Nats keep on rolling with another win
These days just about everything is going the Nationals’ way.
Returning home for a ten game homestand, the Nats pulled Stephen Strasburg from his start in a surprise move because of forearm soreness. In came Ross Ohlendorf who had been a disaster since July, and off he went with a 31-pitch inning that saw an early Phillies run come across.
But Ohlendorf quickly settled in and gave the Nats four more innings of scoreless ball, his teammates followed suit with early offense and Washington won 6-1 to take their seventh straight.
That’s nine wins in their last ten games and puts them a season-high nine games over .500. Oh, and the Cincinnati Reds also happened to lose.
The Nationals are now 4 ½ games out of the final NL Wild Card spot with 15 games remaining in the regular season, the closest they’ve been since July 11.
“We’ve still got a chance,” Ryan Zimmerman said. “We just have to keep going out there and playing and see what happens. That’s all we can do right now, win each game that we can, and somehow sneak in.”
Zimmerman scored three of the Nats’ six runs on Friday, including a solo home run to lead off the third inning. He belted a line drive into the corner of the visitors bullpen off Kyle Kendrick, his seventh homer in his last seven days. The last Washington baseball player to accomplish that feat was Frank Howard in 1968.
Wilson Ramos also deposited one in the bullpen in left field, his off the scoreboard on the back wall. The Nats as a team have now homered in seven straight games and ten of their last 11.
The other four Nats runs came on infield groundballs. Two by Ian Desmond and one by Ramos.
Desmond brought home the first run in the first inning by beating out a slow grounder to third with two outs, scoring Zimmerman. He knocked Zimmerman home again in the fifth with a high bouncing ball with the bases loaded.
Ramos’ RBI grounder was even more fortunate for the Nationals. Also with the bases loaded in the fifth, Ramos smoked a ball off the foot of pitcher Luis Garcia that popped up in the air about 15 or 20 feet. It found enough airtime to bring home two runs and give the Nats their final total of six.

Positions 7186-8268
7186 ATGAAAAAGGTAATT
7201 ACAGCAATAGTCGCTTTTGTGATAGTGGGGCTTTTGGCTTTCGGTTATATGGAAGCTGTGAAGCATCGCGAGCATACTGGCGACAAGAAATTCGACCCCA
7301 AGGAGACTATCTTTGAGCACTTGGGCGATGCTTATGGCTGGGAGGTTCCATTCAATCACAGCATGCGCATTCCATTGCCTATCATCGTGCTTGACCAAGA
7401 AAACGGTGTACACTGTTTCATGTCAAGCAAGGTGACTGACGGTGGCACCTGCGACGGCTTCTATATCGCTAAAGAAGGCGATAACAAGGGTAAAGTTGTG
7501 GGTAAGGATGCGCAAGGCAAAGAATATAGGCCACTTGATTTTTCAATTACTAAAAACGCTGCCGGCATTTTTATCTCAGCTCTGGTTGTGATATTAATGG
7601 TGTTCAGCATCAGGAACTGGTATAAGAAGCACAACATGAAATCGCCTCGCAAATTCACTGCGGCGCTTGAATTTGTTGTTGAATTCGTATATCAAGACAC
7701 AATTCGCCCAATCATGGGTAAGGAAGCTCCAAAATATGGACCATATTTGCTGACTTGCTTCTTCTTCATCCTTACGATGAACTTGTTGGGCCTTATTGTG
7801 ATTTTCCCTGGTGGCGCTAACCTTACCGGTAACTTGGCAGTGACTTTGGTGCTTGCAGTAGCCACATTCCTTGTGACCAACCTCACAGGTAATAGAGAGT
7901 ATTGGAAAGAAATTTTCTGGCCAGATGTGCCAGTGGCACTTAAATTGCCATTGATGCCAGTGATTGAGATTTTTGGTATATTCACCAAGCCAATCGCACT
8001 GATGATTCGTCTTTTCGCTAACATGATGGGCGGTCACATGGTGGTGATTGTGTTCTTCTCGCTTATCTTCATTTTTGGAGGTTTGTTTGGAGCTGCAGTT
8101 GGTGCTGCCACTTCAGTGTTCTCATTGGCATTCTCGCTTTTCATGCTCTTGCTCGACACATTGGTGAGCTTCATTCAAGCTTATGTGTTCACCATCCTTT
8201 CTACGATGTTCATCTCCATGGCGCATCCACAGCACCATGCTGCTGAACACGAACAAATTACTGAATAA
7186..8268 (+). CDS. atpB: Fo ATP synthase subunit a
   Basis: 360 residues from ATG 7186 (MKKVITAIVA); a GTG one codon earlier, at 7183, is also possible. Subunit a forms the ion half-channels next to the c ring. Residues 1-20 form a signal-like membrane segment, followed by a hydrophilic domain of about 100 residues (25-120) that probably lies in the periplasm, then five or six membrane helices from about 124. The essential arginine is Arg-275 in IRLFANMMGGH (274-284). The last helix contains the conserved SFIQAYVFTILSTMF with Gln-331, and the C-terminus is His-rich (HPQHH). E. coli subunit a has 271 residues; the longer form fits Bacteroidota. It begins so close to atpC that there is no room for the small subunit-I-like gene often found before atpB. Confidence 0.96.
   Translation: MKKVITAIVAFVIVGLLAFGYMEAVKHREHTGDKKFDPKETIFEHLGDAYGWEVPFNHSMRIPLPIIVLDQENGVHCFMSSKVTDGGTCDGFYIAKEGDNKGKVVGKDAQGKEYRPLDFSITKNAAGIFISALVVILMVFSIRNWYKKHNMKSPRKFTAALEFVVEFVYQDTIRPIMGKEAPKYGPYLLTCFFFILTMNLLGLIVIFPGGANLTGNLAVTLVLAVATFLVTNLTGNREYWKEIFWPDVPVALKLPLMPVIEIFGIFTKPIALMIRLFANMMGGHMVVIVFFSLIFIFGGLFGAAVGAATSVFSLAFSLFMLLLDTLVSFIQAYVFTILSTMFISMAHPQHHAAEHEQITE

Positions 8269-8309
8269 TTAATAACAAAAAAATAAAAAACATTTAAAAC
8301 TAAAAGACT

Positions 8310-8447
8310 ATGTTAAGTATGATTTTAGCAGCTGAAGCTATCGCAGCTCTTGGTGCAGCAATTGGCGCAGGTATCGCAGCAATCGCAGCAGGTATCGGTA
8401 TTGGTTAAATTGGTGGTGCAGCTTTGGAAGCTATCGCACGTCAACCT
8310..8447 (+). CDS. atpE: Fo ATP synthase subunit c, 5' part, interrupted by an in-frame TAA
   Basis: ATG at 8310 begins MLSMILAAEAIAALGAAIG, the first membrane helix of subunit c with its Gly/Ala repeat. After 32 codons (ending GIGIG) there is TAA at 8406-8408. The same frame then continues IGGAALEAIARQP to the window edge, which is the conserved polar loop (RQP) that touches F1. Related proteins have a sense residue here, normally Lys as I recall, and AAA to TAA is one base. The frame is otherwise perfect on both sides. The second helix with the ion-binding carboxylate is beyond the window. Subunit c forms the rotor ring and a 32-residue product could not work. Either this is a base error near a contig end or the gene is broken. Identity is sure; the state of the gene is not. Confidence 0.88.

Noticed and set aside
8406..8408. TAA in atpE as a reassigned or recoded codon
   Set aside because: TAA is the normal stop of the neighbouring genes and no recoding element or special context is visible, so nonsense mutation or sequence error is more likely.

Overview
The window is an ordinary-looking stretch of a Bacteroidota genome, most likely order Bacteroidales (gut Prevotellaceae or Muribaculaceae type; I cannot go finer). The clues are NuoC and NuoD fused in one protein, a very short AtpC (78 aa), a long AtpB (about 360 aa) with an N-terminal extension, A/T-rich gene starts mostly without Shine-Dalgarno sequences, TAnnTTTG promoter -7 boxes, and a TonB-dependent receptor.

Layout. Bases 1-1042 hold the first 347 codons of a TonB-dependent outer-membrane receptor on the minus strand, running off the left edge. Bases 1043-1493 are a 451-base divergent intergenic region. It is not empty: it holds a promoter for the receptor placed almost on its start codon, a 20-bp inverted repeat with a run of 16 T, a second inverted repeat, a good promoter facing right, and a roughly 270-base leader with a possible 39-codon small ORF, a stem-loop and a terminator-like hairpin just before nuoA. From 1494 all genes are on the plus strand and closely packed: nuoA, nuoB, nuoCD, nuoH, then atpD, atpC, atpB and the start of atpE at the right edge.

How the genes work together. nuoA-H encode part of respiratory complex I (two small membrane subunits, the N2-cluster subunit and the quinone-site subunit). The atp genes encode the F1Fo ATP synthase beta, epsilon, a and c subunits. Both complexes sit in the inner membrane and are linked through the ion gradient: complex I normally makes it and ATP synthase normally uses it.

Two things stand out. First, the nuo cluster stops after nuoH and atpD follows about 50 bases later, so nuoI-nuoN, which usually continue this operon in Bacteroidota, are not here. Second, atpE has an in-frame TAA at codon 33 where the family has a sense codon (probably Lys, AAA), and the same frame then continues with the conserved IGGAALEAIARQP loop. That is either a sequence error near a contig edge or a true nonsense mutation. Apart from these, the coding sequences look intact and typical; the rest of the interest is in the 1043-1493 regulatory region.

“We’re getting a few breaks now,” Davey Johnson said. “The ball hit by Ramos went off the pitcher’s foot, went up about three stories high. Nobody knew where it was.”
The close plays favoring the Nationals weren’t limited to their time at the plate. Ohlendorf also benefited from two spectacular outfield assists by Bryce Harper.
In the fifth inning Harper slid to field a Freddy Galvis’ hit ball in the left field corner. He got up and quickly fired to second, notching the out on a Steve Lombardozzi tag. Galvis took his foot off the bag and was tagged on his hand after the slide.
Then one inning later Harper gunned out Carlos Ruiz at second. Ruiz lobbed a would-be double over Harper’s head and off the wall, creating a carom that put the ball directly into Harper’s glove off. He turned and threw from the warning track, this time giving Lombardozzi plenty of time to make a clean tag.
Everyone knows Harper has a great arm, but learning to make the right throws at the right time shows his development as an outfielder.
“Tonight those plays were a huge part of that game,” Zimmerman said. “He’s worked hard on that. He hasn’t played outfield for that long. People forget that he caught a lot growing up and that outfield was a relatively new thing a couple years ago.”
“We're getting to see him earn some stripes live,” Desmond said. “He's developing into quite the ballplayer.”
Harper has always loved throwing players out, dating back to his days as a catcher. Now he takes pride in learning the craft of left field and credits his coaching staff for the improvement.
“I’m just trying to get better,” he said. “I’ve got a lot of support from Tony Tarasco and him helping me out. Trying to get my angles right and trying be as accurate as I can, try to show off my arm a little bit when I can.”
The Reds lost to the Brewers for the seventh time in their last ten games and continue their series in Milwaukee on Saturday. Meanwhile the Nationals go toe-to-toe with the always dangerous Cole Hamels. They haven’t accomplished anything yet, but the possibility of closing the wild card gap is coming more and more into focus.